What are transitions, and how can they help improve my writing?
Transitions hold a piece of writing together. They move the reader from one fact to the next in a smooth, logical order. WIthout transitional words and phrases, your writing is just an uninteresting list of facts or events.
Think of transitions as the couplings between train cars. Your document's introduction is the engine, the conclusion is the caboose, and the body of the document is the cars.
You can choose between several methods of transition when writing:
Relate new ideas to ideas your mentioned earlier.
Move in a logical sequence from one thought to the next.
Repeat key names or pronouns.
Use transitional words and phrases.
Transitional words and phrases may relate to:
Time: eventually, finally, now, often
Addition: again, also, in addition, too
Caussation: because, consequently, since, thus
Comparison: contrary, different, like, similarly
Contrast: although, but, despite, however, still, yet
The following is an assertion and a list of facts supporting it. Without any transitions, it is choppy and simplistic.
Washington, D.C., deserves a baseball team. Washington has a baseball tradition. Two major league teams played there. Washington is one of the largest TV markets in the country. Washington has a vibrant economy and a large population that can support a profitable team. Washington is far larger than many markets that already have a team.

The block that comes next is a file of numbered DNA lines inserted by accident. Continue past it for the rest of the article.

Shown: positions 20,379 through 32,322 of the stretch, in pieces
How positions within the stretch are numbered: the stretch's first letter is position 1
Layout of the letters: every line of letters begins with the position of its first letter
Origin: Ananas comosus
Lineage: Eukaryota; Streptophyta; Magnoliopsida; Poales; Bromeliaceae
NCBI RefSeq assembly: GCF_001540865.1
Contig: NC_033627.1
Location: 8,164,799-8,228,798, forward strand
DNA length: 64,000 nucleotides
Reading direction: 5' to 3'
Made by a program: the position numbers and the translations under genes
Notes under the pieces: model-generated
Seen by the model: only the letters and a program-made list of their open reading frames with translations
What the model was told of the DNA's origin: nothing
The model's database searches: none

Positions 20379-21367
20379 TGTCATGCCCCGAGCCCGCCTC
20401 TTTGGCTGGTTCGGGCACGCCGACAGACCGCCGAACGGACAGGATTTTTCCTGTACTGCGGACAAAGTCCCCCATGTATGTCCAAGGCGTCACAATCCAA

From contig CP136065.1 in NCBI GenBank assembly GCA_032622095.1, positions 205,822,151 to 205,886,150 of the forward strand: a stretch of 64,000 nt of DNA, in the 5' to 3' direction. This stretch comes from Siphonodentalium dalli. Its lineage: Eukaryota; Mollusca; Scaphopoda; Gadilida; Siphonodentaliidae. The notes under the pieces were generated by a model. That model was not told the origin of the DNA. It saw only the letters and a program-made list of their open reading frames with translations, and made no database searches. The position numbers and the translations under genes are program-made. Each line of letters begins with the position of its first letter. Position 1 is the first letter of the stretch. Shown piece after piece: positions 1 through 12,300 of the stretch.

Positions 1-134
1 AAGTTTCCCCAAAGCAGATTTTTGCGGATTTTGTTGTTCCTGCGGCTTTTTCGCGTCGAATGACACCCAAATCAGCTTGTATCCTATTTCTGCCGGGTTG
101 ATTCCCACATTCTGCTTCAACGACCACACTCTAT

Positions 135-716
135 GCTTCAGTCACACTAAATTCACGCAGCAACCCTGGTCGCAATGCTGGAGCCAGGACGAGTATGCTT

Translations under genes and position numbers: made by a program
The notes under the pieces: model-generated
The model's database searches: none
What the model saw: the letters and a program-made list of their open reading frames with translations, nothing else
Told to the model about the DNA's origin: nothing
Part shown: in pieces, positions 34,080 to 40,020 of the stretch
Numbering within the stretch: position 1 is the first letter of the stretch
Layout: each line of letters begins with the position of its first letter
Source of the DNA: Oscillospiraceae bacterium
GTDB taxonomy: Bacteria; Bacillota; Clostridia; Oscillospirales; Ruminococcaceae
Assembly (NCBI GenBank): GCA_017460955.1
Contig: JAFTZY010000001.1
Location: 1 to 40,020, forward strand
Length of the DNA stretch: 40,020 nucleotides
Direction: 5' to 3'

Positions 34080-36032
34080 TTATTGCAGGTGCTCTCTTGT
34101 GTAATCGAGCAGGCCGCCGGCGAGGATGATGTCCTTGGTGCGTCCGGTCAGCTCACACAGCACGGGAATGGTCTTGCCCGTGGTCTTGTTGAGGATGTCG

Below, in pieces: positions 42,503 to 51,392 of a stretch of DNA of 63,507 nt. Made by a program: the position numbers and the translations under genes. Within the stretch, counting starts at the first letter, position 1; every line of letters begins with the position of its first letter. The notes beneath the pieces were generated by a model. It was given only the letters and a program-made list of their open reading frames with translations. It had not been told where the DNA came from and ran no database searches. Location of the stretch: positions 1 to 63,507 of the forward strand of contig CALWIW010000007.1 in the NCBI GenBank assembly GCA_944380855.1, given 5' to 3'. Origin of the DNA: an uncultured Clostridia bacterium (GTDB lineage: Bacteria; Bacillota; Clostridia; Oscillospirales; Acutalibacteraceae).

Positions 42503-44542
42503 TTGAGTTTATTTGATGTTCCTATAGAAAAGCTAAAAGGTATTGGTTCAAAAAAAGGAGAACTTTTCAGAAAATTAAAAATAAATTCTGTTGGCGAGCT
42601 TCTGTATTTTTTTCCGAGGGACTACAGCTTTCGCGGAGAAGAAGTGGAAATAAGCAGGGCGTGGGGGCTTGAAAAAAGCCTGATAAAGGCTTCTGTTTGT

By additing transitions, you weave the facts together into a piece that is easy and pleasant to read:
The Washington, D.C. metro area deserves a baseball team for several reasons. First, it has a baseball tradition: Two major league teams have called the area home. Second, it is one of the largest TV markets in the country. Third, it has a vibrant economy and a large population that can support a profitable team. Finally, it is far larger than many markets that already have a team.
In the same way, you can take a set of facts...
The dialect of Paris is standard French.
The dialect of Rome is standard Italian.
The dialect of Madrid is standard Spanish.
The dialect of upstate New York and lower Michigan and is standard American English, according to scholars and broadcasters.
... and link them together with transitions to draw a conclusion:
In many countries, the dialect people speak in the capital becomes the standard language for the whole country. In France, for example, the dialect of Paris is standard French. Likewise, the dialect of Rome is standard Italian, and the dialect of Madrid is standard Spanish.
The situation in the United States is different, however. The dialect natives of Washington, D.C., speak is not standard American English. Rather, scholars and broadcasters consider the standard to be the dialect people speak in upstate New York and lower Michigan.
In this example, the repetition of the words dialect and standard also serve as transitions linking the parts of the piece to each other.